Site Selection

In selecting the site for the garden, consider the plants that you intend to grow in the pond, the soils on the site, how level the grade of the site is, surface drainage of the site, the view of the pond site from the house, the overall fit of the pond in the existing landscape, and anticipated maintenance requirements.

General site selection requirements

A water garden should be located:

A water garden should not be located:

Effect of plant selection on the location of the pond

If you want any flowering aquatic plants such as water lilies in your pond, these dictate the site be in full sun for optimum flowering. Some exceptions are such water lily cultivars as 'Comanche' and 'Graziella', which flower with as little as 3 hours of direct sunlight. For the best growth and establishment of all of your water garden plants, a minimum of 5 to 6 hours of direct sunlight each day is recommended.

If none of these conditions can be met, then consider a quiet, cool bog garden. Far from a dark, dank, mosquito infested swamp, a properly designed and maintained bog garden can be a cool green retreat in a shady summer garden.

Effect of the existing soil and grade

For the best results and ease of construction, a site with a well drained surface and subsoil is best. A sandy loam textured soil will prevent soil saturation from floating the pond liner. If the area has good surface drainage there will be fewer problems with runoff of chemical pesticides and fertilizers into the pond from the surrounding land. The more level the site the less work in constructing the pond.

View of the pond from the house or decks

When deciding where to place the pond, consider the place from which you will most often view it. If this is a deck or patio, be sure that this view is not obstructed by hedges or other tall landscape features. Remember that the pond is in the ground and even tall grass or ground covers can completely obscure the view.

How the pond fits into the overall landscape

Once the exposure, soils, drainage, and views have been worked out, consider how the pond will fit into your existing landscape. Are there any tree roots nearby from shallow rooted plants such as elms (Ulmus spp.) and willows (Salix spp.), or trees that do not tolerate root disturbances like post oaks (Quercus stellata)? Will there be any trees close enough that leaves, fruit or twigs will present a maintenance problem? Are any of the trees walnuts (Juglans spp.)? These trees have a chemical in their roots that inhibits the growth of neighboring plants. Will the reflection of existing plant materials in the pond add to or diminish its overall appearance? Will the surrounding plants eventually grow large enough to shade the pond? Will construction of the pond necessitate construction of a fence? Will the pond cause problems in the overall pattern of surface and/or subsurface drainage?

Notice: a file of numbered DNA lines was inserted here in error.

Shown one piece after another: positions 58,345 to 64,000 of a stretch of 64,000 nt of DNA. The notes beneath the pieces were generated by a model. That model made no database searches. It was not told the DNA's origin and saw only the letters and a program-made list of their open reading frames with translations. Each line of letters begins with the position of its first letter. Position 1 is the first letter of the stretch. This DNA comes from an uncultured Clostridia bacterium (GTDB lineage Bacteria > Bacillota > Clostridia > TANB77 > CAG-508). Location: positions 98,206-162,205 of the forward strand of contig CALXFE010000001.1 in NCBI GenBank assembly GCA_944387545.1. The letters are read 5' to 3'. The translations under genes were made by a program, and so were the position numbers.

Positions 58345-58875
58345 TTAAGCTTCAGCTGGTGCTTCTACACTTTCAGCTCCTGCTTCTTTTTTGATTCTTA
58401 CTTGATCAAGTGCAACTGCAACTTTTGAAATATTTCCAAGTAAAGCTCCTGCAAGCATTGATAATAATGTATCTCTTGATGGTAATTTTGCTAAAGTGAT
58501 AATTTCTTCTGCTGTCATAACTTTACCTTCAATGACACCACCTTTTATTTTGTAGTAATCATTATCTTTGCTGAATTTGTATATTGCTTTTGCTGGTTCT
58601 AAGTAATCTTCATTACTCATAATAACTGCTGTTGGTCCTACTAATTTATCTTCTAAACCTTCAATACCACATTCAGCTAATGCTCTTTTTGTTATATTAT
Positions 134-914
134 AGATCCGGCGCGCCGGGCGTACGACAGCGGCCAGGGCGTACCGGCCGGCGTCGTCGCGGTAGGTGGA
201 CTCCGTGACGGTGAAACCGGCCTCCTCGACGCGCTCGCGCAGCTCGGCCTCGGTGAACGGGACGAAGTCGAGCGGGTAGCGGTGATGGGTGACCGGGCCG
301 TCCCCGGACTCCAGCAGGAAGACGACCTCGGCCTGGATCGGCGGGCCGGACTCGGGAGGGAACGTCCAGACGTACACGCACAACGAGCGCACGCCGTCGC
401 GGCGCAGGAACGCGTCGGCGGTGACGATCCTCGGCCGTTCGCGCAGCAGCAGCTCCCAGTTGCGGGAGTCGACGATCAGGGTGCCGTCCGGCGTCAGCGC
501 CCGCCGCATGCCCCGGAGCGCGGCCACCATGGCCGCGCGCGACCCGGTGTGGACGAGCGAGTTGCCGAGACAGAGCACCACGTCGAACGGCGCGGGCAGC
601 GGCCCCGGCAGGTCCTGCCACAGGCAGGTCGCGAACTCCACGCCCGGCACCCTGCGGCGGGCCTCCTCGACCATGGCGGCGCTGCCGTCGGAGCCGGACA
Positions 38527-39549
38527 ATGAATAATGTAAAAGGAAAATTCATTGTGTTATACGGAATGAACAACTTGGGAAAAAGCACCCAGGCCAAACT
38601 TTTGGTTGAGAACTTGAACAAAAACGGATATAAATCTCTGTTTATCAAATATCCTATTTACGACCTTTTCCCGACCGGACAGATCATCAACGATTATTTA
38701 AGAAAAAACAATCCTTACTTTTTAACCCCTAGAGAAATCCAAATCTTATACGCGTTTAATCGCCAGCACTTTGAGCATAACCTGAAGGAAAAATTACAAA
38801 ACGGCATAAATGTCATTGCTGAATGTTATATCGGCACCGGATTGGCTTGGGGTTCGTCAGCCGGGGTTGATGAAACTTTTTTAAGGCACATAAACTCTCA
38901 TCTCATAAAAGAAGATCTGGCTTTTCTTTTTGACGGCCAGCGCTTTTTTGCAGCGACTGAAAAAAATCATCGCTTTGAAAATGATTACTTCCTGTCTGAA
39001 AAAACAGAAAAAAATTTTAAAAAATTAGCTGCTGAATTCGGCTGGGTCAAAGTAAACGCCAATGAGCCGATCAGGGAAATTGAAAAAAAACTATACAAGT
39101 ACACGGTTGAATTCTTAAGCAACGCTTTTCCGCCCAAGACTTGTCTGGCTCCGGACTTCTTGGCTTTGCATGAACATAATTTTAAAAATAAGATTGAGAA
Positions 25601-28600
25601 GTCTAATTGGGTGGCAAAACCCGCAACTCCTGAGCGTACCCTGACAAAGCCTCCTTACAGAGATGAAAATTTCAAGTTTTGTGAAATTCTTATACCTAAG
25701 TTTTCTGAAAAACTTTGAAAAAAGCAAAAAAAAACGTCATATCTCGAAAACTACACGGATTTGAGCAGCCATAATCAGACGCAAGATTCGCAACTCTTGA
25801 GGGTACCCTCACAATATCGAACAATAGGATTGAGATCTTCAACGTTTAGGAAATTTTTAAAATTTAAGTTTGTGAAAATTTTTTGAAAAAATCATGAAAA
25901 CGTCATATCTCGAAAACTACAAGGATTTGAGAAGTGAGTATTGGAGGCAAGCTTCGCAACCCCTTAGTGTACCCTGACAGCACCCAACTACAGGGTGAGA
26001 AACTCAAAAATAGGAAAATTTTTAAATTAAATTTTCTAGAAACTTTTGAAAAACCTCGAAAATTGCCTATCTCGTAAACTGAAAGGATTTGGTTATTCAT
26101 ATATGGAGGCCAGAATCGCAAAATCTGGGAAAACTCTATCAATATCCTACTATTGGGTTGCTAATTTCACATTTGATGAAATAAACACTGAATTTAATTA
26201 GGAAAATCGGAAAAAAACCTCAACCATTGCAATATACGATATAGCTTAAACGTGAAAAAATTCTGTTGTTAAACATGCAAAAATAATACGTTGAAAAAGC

Maintenance concerns

The site of the pond should facilitate its management. If the pond is sited too close for its size to a wall or other obstructions, this could cause a problem reaching all of the pond's surface for cleaning and removal of dead leaves. If the pond is to contain tropical water lilies or other nonhardy plants, it is helpful to locate it close to the selected storage facility or close to a level hard path leading there. The site should have access to water sources for filling and "topping off" the pond and close electrical outlets if there are to be any lighting or filteration systems included in the design.



| Water Gardening Index | Introduction | Design Consideration | Site Selection |
| Construction Methods | Plant Life | Wildlife | Maintenance |
| References and Acknowledgments | Bibliography |